People in Maryland who are struggling to pay down their debts may have considered filing for bankruptcy protection. Doing so will trigger an automatic stay of collection actions and may result in the reduction or elimination of debts. It might also mean giving up assets, though, and many people fear losing assets that they need to earn money, like a car. In many cases, it is possible for someone to file for bankruptcy and still keep his or her car.
Whether a debtor can keep his or her vehicle depends on the bankruptcy type, how current the individual is with his or her car payments and the vehicle exemption. It is often easier to keep a motor vehicle in a Chapter 13 bankruptcy than in a Chapter 7. Chapter 13 is sometimes referred to as reorganization bankruptcy wherein the debtor submits a plan to repay debts over a period of three years or five years. In a Chapter 7, sometimes referred to as a liquidation bankruptcy, the debtor must give up all nonexempt assets.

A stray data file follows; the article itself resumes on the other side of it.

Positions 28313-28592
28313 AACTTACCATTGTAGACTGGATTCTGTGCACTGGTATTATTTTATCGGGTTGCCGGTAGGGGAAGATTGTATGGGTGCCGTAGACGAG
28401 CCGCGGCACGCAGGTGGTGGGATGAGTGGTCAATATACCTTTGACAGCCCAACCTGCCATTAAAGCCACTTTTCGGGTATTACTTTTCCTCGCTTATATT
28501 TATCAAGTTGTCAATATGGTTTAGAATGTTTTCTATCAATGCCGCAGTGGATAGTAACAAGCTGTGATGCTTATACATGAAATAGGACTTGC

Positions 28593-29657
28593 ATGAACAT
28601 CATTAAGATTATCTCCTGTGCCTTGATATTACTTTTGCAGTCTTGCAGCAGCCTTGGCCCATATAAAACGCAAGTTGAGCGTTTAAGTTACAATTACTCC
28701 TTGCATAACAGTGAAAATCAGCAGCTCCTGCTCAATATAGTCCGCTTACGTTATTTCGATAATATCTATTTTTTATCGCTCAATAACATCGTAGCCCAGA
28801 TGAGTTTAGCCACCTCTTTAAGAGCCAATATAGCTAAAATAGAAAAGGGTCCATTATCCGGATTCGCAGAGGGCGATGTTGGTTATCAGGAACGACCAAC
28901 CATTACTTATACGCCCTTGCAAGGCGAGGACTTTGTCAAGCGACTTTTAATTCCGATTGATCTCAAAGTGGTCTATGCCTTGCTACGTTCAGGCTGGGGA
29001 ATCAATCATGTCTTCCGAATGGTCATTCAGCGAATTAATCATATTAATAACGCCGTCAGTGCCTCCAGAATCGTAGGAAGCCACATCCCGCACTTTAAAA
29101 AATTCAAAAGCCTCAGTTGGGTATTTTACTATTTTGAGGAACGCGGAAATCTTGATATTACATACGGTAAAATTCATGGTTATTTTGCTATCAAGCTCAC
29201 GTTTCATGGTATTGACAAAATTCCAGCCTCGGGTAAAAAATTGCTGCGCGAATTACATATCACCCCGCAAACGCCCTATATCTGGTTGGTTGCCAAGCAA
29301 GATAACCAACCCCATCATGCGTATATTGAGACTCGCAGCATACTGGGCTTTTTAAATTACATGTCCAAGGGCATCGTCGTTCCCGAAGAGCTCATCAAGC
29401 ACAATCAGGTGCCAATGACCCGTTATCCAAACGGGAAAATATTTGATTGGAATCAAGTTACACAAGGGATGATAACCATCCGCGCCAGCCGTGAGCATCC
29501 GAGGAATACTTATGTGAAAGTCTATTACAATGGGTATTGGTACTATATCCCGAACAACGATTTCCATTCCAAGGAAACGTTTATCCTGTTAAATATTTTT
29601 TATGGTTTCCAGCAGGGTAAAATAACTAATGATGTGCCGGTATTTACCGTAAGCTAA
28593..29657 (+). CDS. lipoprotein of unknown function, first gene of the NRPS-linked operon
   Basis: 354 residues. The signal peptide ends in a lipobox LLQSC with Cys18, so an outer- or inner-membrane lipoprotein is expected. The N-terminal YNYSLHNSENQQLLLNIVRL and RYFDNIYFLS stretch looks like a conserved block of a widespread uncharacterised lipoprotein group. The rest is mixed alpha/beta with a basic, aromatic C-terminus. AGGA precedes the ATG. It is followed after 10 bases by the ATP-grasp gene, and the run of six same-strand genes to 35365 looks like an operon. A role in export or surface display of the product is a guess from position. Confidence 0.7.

A motor vehicle may be exempt in many cases depending on how much equity the person has in it. If the amount of equity in the car is less than the allowed exemption for Maryland, the person will likely be able to keep it. Otherwise, the trustee will sell the car and use the funds to pay down debts. If the person is behind on payments, the amount of equity may not matter, and he or she might lose the car.
Individuals who have questions about the bankruptcy process might want to speak with a lawyer. An attorney who has experience in bankruptcy law might be able to help by examining a person's debts and assets and suggesting options to make debts more manageable. A lawyer might draft and file a bankruptcy petition for a client or ensure that he or she completes requirements like pre-bankruptcy counseling. Filing for bankruptcy might stop the process of car repossession if it has already begun.